Does all of this sound familiar? US government spending is approaching 25% of GDP and by recent estimates debt has breached 100% of it…we have municipal and state default risk rising and threats of a downgrade of federal debt. The debt ceiling which has more than doubled in the past few years…will have to be raised again in the Spring. The economy is languishing as the weak employment report showed today. Stagflation risk is rising. Experts say that if current government spending and fiscal trends continue they will lead to Club Med like debt levels and potential default within the next few years.
So what did Canadian policy makers do to get themselves out of their debt hole in the early 90’s? Did they announce more deficit funded stimulus spending on bullet trains, solar cells and the like? No! Did they take a politically charged and partisan, “my way or the highway” approach to handling their countries fiscal crisis? No. Did they refrain from asking for a shared public sacrifice as they moved toward austerity? No. The Canadian Liberal government took a more fiscally proactive and common sense approach and in a uniquely bipartisan way (funny what you can accomplish when it hits the fan), they focused on deep spending cuts. They cut in areas of social and defence spending including regional development, transportation and industry and they restricted transfer payments to provinces which forced the provincial governments to get on board and become more fiscally responsible. They also bit the bullet and cut the civil service workforce. And finally they had the courage to touch the third entitlement rail of politics and took steps to put the Canada Pension Plan on to a firmer fiscal foundation.
And the results? Well there was pain of course but it was a shared austerity across the country. And the fiscal improvement was tangible and happened quickly. In the next two years debt shrank and so did interest payments as government spending declined by almost 9% and the debt levels went down across the board. The deep spending cuts led to balanced budgets from 2000 to 2008 when the latest crisis hit. Canada was not exempted from the recession but it weathered it much better as the current government had greater flexibility to manoeuvre and wasn’t constrained by a banking crisis. Now all of the jobs lost have been replaced and the Conservative Government has targeted 2015 for a balanced budget…unfortunately here in the US we are far from meeting those benchmarks.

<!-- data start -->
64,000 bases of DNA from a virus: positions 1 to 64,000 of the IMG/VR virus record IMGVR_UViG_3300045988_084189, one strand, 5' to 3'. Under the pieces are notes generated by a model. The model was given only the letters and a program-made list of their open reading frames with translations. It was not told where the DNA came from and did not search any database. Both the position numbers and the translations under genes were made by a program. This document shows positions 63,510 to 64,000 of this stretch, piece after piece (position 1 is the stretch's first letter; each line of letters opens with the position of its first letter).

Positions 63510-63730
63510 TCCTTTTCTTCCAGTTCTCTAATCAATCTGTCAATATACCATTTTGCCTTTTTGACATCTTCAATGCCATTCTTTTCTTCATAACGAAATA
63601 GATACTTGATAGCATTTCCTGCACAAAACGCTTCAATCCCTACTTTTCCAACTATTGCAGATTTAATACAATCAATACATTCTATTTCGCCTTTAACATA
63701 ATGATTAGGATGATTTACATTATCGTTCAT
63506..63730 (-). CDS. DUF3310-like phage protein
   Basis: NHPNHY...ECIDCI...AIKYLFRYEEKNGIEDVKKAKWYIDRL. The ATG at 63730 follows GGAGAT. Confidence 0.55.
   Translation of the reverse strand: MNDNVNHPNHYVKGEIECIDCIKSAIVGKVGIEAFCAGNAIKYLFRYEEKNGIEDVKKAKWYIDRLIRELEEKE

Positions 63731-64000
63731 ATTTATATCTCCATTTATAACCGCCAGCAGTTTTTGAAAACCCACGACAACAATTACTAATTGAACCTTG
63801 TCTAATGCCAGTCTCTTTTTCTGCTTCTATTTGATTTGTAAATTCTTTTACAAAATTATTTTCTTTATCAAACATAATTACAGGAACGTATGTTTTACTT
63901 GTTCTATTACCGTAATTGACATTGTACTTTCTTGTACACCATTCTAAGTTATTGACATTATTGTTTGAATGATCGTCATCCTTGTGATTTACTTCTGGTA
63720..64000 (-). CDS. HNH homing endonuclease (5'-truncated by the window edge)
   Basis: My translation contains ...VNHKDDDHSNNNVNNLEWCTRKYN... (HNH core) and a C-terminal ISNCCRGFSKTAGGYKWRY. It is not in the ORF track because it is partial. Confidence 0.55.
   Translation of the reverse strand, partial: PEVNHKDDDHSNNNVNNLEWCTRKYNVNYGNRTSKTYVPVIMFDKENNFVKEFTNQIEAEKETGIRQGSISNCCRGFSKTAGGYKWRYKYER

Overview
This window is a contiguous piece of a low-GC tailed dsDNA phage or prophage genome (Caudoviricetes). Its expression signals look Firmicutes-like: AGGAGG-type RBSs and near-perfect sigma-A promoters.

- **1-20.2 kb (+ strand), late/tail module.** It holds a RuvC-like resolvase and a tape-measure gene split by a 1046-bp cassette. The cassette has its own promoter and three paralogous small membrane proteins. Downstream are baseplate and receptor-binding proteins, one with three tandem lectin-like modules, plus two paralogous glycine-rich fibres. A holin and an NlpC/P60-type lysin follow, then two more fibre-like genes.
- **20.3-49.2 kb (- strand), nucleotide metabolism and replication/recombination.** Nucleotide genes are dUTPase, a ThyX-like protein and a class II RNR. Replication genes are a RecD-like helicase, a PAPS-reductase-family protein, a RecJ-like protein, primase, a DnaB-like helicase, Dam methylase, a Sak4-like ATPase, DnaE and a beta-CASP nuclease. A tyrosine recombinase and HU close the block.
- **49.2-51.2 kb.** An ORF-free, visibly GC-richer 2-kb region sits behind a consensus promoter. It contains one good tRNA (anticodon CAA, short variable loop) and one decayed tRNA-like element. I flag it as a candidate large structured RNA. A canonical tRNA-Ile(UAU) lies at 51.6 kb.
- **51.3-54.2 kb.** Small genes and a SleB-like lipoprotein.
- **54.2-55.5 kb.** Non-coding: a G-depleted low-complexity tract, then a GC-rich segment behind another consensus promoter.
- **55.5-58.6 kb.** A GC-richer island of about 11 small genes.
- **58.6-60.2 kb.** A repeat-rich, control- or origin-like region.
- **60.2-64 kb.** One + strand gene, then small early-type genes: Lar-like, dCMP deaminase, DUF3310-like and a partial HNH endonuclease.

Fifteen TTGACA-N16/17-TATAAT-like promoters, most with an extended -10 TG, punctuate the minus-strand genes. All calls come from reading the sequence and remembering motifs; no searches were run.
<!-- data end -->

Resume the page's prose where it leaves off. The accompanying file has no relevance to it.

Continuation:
So here we are. Canada’s politicians have provided a play book and a real time game plan with concrete results for US policy makers to help them get out from under the debt overhang that has accumulated in the past few years. Will America’s policy makers swallow their partisanship and tear a few pages from the Canadians play book? I know the Canucks, as the US ‘s largest trading partner, are hoping they do. Or will it take an actual debt crisis to get them to move? If the tone of the recent SOTU and subsequent ongoing policy sclerosis and enhanced government spendathon is any indication, I am not optimistic. One thing we do know, to paraphrase the famous South Park Canadian parody song…if the US policy makers fail to get their fiscal house in order…we can’t “Blame Canada”…but they can blame us for the potential catastrophic global consequences of the their failure to act. Eh!
Peter D. Stock
Stock Investment Management